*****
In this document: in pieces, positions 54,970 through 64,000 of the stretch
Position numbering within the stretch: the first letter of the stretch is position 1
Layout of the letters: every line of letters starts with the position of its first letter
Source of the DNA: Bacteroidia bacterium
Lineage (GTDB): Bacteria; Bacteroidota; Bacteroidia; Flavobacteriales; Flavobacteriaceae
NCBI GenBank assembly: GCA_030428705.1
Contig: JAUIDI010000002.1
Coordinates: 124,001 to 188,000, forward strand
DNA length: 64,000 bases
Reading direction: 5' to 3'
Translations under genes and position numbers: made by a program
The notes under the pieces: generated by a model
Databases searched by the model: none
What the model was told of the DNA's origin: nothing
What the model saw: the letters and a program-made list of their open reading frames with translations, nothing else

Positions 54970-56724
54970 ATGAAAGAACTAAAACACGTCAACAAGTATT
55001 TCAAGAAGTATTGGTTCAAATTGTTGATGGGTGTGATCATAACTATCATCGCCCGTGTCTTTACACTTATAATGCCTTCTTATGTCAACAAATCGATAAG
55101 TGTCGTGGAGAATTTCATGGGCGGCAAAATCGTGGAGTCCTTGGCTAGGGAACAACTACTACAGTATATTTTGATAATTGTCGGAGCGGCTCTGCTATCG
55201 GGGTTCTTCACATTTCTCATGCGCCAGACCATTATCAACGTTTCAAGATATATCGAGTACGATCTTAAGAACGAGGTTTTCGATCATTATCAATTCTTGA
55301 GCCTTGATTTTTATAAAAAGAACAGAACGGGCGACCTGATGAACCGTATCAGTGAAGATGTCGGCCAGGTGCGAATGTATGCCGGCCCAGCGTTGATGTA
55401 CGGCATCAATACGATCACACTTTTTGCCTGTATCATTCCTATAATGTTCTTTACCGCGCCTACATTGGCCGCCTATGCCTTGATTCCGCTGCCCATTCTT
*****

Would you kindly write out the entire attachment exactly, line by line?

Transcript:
In this document: in pieces, positions 54,970 through 64,000 of the stretch
Position numbering within the stretch: the first letter of the stretch is position 1
Layout of the letters: every line of letters starts with the position of its first letter
Source of the DNA: Bacteroidia bacterium
Lineage (GTDB): Bacteria; Bacteroidota; Bacteroidia; Flavobacteriales; Flavobacteriaceae
NCBI GenBank assembly: GCA_030428705.1
Contig: JAUIDI010000002.1
Coordinates: 124,001 to 188,000, forward strand
DNA length: 64,000 bases
Reading direction: 5' to 3'
Translations under genes and position numbers: made by a program
The notes under the pieces: generated by a model
Databases searched by the model: none
What the model was told of the DNA's origin: nothing
What the model saw: the letters and a program-made list of their open reading frames with translations, nothing else

Positions 54970-56724
54970 ATGAAAGAACTAAAACACGTCAACAAGTATT
55001 TCAAGAAGTATTGGTTCAAATTGTTGATGGGTGTGATCATAACTATCATCGCCCGTGTCTTTACACTTATAATGCCTTCTTATGTCAACAAATCGATAAG
55101 TGTCGTGGAGAATTTCATGGGCGGCAAAATCGTGGAGTCCTTGGCTAGGGAACAACTACTACAGTATATTTTGATAATTGTCGGAGCGGCTCTGCTATCG
55201 GGGTTCTTCACATTTCTCATGCGCCAGACCATTATCAACGTTTCAAGATATATCGAGTACGATCTTAAGAACGAGGTTTTCGATCATTATCAATTCTTGA
55301 GCCTTGATTTTTATAAAAAGAACAGAACGGGCGACCTGATGAACCGTATCAGTGAAGATGTCGGCCAGGTGCGAATGTATGCCGGCCCAGCGTTGATGTA
55401 CGGCATCAATACGATCACACTTTTTGCCTGTATCATTCCTATAATGTTCTTTACCGCGCCTACATTGGCCGCCTATGCCTTGATTCCGCTGCCCATTCTT